The study focused on faculty who teach “gateway” courses, with data collected from over 570 faculty who participated in ACUE’s comprehensive courses in the Effective Teaching Practice Framework, as well as more than 1,000 faculty not yet certified. Over the course of two years, faculty were surveyed four times. The surveys included mindset items originally developed by Dweck. Students enrolled in a gateway course taught by the ACUE faculty were also surveyed.
Analysis was conducted by ACUE’s team of PhD social psychologists and education analysts, using a linear multi-level model within a longitudinal framework and paired t-tests. Helpful suggestions were provided by Gates’s researchers and external advisors. Plus, ACUE’s student survey, which has been refined over four years and shown to be free of bias, was reviewed by none other than Nobel laureate and champion of student feedback for improved teaching, Carl Wieman.
The results were conclusive, positive, and statistically significant. ACUE faculty reported large increases in their sense of self-efficacy, meaning their belief in their ability to teach well and help students learn more deeply (Effect Size = 0.88).*An even larger change was found in their confidence using evidence-based teaching practices (ES = 0. 97). Faculty also reported smaller, but still positive changes in their mindset about their ability to impact student learning and their students’ ability to learn (ES = 0.50), with impressive subscale findings about their teaching improvement behaviors (ES = 0.62).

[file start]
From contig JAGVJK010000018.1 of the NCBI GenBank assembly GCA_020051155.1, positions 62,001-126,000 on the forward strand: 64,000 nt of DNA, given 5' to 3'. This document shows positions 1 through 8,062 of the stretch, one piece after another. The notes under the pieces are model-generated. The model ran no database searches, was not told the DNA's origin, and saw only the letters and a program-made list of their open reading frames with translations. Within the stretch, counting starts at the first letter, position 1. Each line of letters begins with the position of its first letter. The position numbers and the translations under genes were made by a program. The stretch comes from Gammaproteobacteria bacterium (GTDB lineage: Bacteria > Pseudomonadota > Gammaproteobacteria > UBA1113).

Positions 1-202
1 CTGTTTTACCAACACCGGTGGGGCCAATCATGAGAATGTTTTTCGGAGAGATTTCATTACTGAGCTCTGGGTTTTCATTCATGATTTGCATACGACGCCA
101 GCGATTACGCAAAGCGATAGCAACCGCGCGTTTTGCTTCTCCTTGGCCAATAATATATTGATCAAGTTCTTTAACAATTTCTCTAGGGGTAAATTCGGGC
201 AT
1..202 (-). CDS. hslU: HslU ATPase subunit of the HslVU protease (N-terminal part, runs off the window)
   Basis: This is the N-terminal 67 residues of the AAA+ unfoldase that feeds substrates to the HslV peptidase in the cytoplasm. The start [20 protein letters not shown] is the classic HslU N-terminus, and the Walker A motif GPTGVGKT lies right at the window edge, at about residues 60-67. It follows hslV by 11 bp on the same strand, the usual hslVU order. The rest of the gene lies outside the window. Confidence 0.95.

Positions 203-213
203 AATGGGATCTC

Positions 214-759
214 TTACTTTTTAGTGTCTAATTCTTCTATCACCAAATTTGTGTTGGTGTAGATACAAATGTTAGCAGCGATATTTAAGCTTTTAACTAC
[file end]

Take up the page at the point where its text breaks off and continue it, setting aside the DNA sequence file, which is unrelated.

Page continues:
Plus, student surveys administered by ACUE faculty indicated that, over the course of a semester, students perceived an increase in their own growth mindset and academic self-efficacy, including both communication and executive functioning, or “self-monitoring,” skills. Differences were as large as a half-point or more on a five-point Likert scale. Analyzed data came from nearly 3,000 student surveys that also provide faculty with actionable feedback on their teaching.
The research is also great news for students. Rather than a linear model of change—in which faculty are first taught about mindset before getting high-quality professional learning experiences on how to improve their teaching, these findings imply that we change our minds and behaviors in tandem. Meaning: students need not wait to experience better teaching from their professors, and institutions should not delay in providing faculty and staff the upskilling support that many seek.
The big takeaway of the study, consistent with the sizeable literature on cognitive and behavioral change, is like my mindset about exercise. To strengthen higher education’s mindset about our ability to impact student learning, start by changing how we teach, in small ways that have an immediate impact on what we do and how we think. That’s a beat I can spin to.
*An Effect Size of .2 or smaller is typically considered to be a “small” effect, around .5 a “medium” effect, and .8 or greater a “large” effect. See “Effect Size.”